China’s Meat and Poultry Import Forecast 2018:
Decline and Constrained Growth China’s beef and broiler meat imports are forecast to rise 11 and 7 percent, respectively, in 2018. Despite robust Chinese demand coupled with stagnant or declining production, additional growth in imports is constrained by restrictions which limit supplies from the United States, a key global trader. The United States is currently not eligible to export broiler meat to China due to highly pathogenic avian influenza (HPAI) restrictions. 1 Even though the United States regained access to China’s beef market in May 2017, shipments are likely to be constrained in the short term due to market requirements which limit the ability of the United States to maximize trade opportunities. China is the world’s second and seventh largest beef and broiler meat importer, respectively, accounting for 13 and 5 percent of forecast trade. Alternatively, China’s pork imports are forecast to decline for the second consecutive year in 2018 as domestic production gains reduce demand of imported pork. The European Union, United States, and Canada will remain the principal suppliers, competing primarily on price. With relatively strong demand for processing, imports are unlikely to retreat to past levels, maintaining China as the world’s top importer of pork accounting for nearly one-fifth of forecast trade.
Beef and Veal
Global production is forecast to grow nearly 2 percent in 2018 to 62.6 million tons with the United States and Brazil alone accounting for about half of the growth. Brazil will be spurred by expanding exports but potentially faces headwinds from domestic industry issues. Argentina’s production will continue to be boosted by favorable policy developments and herd expansion. Having recovered from drought-induced herd liquidation followed by herd rebuilding, Australia’s beef production is rebounding.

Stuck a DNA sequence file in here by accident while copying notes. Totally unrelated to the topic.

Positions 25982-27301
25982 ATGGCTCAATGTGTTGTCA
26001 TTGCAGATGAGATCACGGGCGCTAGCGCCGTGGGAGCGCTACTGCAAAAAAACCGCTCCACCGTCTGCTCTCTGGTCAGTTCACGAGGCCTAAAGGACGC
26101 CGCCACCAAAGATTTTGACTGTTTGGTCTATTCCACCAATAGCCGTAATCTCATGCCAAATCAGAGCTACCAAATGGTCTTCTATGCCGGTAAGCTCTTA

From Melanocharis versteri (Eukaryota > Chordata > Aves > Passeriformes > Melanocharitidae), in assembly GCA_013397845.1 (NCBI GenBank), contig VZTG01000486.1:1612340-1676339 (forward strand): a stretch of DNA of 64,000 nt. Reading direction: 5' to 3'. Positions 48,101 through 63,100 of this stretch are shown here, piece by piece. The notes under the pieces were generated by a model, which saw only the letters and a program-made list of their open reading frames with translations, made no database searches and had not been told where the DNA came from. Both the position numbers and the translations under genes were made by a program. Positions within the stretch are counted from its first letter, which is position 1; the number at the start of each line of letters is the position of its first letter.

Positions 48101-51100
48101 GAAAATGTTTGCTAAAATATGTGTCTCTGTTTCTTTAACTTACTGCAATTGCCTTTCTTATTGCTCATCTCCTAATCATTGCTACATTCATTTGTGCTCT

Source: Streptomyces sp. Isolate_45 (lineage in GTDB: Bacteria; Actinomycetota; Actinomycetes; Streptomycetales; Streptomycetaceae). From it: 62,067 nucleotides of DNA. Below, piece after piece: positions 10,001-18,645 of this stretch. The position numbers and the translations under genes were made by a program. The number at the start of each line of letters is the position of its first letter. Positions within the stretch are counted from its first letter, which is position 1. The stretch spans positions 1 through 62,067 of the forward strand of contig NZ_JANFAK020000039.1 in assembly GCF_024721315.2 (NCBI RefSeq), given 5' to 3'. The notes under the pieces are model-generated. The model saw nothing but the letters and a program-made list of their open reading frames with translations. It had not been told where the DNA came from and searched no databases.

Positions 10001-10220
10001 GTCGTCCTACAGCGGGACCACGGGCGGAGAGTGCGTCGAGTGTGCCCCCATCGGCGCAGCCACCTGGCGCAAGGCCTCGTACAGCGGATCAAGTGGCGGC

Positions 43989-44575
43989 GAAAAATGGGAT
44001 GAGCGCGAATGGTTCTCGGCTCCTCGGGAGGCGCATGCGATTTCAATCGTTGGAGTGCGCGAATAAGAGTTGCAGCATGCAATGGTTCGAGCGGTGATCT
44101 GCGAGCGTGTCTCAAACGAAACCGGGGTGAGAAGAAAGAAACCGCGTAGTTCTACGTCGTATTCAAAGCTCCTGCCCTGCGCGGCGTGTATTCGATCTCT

in 2018 are forecast nearly 3 percent higher to 10.1 million tons, driven by shipments from Brazil, Australia, Argentina, and the United States. Demand in East Asia will remain robust. China, in particular, will continue to drive trade, as domestic production cannot meet growing consumption. Oil-producing regions will continue to be challenged by relatively low oil prices, which hamper economic growth and stymie demand.
U.S. production and exports:
Production is expected up nearly 3 percent in 2018 to a record 12.4 million tons, as the United States enters the fourth year of its herd expansion. Sustained elevated supplies and lower U.S. beef prices will boost exports to Mexico, Canada, and major markets in East Asia. The United States will face renewed competition in Asian markets from Australia as its herd expands. In Japan, the United States will also have to contend with Australia’s widening tariff advantage. However, a relatively weaker U.S. dollar in 2018 could further buoy U.S. beef exports.